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Don't read too much into the Donaldson Gibbons exchange

Third baseman Josh Donaldson and manager John Gibbons got into a heated exchange during Wednesday's game against the Yankees. But don't think this means the sky is falling.

Nick Turchiaro-USA TODAY Sports

Ever been at a job where you've had a disagreement with someone? I bet you have. I bet everyone has. On Wednesday afternoon, on his way back to the dugout, Josh Donaldson, the king of everything Blue Jays, did too.

In the moment it happened, this was no doubt not a good thing. Anytime you get into an argument with a superior over pretty much anything it's not exactly, "sunshine and rainbows." On Twitter, media outlets used the words, "had to be separated," to describe the verbal (I stress verbal) disagreement that occurred between Donaldson and his boss, manager John Gibbons.

That description is no doubt a little bit misleading as Troy Tulowitzki and Josh Thole didn't have to do anything. If they didn't step in, would the conversation or disagreement amplified into something more? Maybe. But then again, maybe not. Maybe one would have said to the other, "you know what you're right," and happily moved on. So no, they didn't "have" to step in.

Throughout social media, there were a number of dissenters who were concerned about the public display and I don't blame them. As a baseball team, the Blue Jays should be working full speed ahead, on the same page or whatever teamwork idiom you want to use to support the idea that the Jays need to collectively work as a unit. This is a blatant manifestation that, at least in a moment's weakness, this was not happening.

However, when thought about more clearly, it's probably more conceivable that this dispute was nothing more than 30 seconds of good television. As I said in the opening, this kind of stuff happens in everyone's workplace from time to time. Spend enough time with anyone and you're bound to make a mistake--or vice versa--and take up that dispute in a verbal fashion. Unless we have all the dialogue, you can only speculate at what exactly the two were arguing about. Many said that it was because Donaldson threw his bat upon entering the dugout but realistically, it could have been about anything including the final decision on what restaurant they would eat at post-game. Thing is, it's not our place to know and speculation is a dirty, irrational game.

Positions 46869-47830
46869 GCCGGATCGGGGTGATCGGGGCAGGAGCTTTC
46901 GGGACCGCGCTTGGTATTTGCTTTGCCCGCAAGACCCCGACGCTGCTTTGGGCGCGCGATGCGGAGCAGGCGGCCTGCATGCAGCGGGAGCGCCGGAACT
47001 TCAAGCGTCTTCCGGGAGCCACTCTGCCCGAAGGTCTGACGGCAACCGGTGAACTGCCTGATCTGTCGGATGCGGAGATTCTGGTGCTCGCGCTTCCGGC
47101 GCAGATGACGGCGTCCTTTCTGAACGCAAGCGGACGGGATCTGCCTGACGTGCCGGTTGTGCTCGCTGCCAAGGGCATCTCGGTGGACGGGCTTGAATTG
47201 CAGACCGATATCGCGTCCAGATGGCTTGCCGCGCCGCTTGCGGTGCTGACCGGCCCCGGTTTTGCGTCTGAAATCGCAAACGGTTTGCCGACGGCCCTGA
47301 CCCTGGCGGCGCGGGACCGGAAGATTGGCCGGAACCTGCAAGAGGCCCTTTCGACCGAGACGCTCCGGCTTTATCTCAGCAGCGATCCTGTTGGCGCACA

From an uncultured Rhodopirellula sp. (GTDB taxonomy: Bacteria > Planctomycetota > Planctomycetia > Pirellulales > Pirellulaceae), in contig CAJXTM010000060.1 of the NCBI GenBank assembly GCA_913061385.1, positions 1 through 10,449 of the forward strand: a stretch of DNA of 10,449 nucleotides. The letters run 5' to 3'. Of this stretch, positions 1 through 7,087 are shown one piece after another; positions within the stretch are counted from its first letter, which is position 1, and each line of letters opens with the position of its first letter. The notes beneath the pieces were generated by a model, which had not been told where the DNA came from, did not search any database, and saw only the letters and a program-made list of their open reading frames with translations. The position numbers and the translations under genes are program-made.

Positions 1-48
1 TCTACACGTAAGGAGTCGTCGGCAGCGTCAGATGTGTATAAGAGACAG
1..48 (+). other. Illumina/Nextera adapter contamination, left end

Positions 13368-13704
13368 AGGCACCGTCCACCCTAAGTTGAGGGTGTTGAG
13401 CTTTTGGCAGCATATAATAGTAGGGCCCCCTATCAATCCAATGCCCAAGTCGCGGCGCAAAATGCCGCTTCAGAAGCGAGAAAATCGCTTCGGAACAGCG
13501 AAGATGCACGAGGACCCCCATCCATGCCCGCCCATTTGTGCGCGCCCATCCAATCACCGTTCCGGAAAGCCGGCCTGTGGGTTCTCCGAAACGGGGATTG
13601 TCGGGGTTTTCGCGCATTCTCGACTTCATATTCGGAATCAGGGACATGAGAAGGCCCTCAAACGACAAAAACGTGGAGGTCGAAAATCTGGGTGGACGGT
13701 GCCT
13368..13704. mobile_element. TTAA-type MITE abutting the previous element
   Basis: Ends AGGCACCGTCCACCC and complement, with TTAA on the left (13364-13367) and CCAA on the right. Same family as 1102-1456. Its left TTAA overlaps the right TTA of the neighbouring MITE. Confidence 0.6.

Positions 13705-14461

The positive thing is that this dispute didn't go any further than a verbal disagreement--see Bryce Harper and Jonathan Papelbon last year. Whatever was said was said and by the time Donaldson scored the next inning on a Russell Martin single, Donaldson was high-fiving his manager.

The thing about these disagreements is that they probably happen a lot more than the public is willing to acknowledge or consider. The difference is this one happened in front of the cameras in the dugout for the world to replay over and over on social media. What should have happened, and typically does, is Gibbons would park the argument until after the game where he could have a discussion with Donaldson about whatever it is that they weren't in agreement on. Same with Papelbon last year when he didn't appreciate the actions or Mr. Harper. Unfortunately in this rare case, that didn't happen and the two had to answer questions after the game where they did what they should have done to begin with, deal with it in-house.

While Gibbons offered:

As much as we want it to be, what happened between the two of them is, "none of our damn business," as Gibbons would assert. It's between the two of them and the 25 plus other men that go to work in that clubhouse everyday.

At the end of the day, the thing fans should care about most is the scoreboard, which, on Wednesday indicated the Blue Jays defeated the Yankees 7-4.